Why are a number of Texas-based oil companies pouring money into a nascent ballot initiative in California? Becasue they don’t want to clean up their act.
In a desperate attempt to undermine the state’s ground-breaking environmental policies, these companies are funding a campaign to stall – or cancel completely – California’s comprehensive plan for climate change mitigation. Assembly Bill 32, approved in 2006, would place a cap on the state’s emissions, bringing them down 30 percent by 2020.
Companies like Valero and World Oil Corp. have contributed almost $1 million to support a ballot initiative that would delay implementation of AB 32 until California’s unemployment rates hold at or below 5.5 percent for a year. Realistically, this equates to an indefinite postponement – a quick look at unemployment data over the past two decades shows that rates rarely stay that low for an entire year.
Republican gubernatorial candidates Meg Whitman and Steve Poisner have jumped on the initiative, claiming that curbs on carbon emissions will destroy jobs and increase the burden on consumers. The campaign continues to cite statistics from a CSU Sacramento report which has since been thoroughly discredited.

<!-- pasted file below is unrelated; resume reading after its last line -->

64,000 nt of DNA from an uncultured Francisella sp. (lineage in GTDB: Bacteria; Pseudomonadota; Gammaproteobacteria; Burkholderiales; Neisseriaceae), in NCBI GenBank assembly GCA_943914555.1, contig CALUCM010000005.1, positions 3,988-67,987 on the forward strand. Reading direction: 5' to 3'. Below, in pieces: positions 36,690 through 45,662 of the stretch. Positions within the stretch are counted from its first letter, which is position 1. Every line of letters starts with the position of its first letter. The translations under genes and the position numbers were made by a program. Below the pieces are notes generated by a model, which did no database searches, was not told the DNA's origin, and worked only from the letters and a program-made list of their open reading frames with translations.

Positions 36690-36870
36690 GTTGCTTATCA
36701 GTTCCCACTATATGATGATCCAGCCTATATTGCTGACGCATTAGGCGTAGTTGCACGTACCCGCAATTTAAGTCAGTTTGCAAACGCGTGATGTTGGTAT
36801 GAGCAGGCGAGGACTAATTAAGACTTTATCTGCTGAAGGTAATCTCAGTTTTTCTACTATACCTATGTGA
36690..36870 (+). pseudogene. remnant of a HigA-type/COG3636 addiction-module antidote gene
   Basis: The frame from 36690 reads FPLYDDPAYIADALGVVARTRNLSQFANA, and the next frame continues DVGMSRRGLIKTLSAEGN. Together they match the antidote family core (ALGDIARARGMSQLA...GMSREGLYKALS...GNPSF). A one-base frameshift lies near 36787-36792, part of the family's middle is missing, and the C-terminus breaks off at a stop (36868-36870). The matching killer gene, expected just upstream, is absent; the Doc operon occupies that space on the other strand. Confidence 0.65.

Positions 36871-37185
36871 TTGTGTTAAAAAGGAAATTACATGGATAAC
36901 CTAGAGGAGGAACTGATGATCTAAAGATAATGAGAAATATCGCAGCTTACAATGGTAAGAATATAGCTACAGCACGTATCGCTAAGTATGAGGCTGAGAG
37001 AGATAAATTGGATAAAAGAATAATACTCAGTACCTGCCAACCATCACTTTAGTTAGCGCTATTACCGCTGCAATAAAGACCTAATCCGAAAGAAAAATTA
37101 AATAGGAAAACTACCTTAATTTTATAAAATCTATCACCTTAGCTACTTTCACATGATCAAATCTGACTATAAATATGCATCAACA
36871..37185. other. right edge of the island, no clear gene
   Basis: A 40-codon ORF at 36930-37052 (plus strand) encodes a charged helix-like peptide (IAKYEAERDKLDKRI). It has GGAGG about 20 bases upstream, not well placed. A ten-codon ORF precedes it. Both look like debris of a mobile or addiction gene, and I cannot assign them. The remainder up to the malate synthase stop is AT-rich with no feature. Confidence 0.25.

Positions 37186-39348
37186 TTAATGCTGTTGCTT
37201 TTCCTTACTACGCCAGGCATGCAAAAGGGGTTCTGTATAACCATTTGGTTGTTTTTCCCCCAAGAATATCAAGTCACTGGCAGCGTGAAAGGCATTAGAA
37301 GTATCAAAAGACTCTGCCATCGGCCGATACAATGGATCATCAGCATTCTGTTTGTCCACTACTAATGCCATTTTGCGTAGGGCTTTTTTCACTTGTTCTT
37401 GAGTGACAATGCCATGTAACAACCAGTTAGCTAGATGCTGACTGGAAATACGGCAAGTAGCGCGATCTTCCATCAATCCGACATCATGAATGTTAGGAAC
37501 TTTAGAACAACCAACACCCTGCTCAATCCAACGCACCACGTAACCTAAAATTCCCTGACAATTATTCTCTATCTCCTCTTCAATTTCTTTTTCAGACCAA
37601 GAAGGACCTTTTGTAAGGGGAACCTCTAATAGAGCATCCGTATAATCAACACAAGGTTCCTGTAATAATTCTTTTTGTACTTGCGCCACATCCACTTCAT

- Small businesses are not regulated by AB 32, and costs to them will be negligible. Many of California’s largest employers support the bill (Google, Ebay, etc.)
- AB 32 is likely to save households money by supporting energy efficiency; such measures have already saved Californians $56 billion.
- Capping emissions would further boost California’s robust clean energy sector. California’s energy efficiency policies have already created 1.5 million jobs
Considering the amount of money being spent, he initiative it likely to be on the ballot in November. The nation will be watching to see where Californians stand on an issue that their state has pioneered for decades. It will be a huge blow to the environmental movement if oil money manages to reverse the progress of the US leader in clean energy and emissions regulation.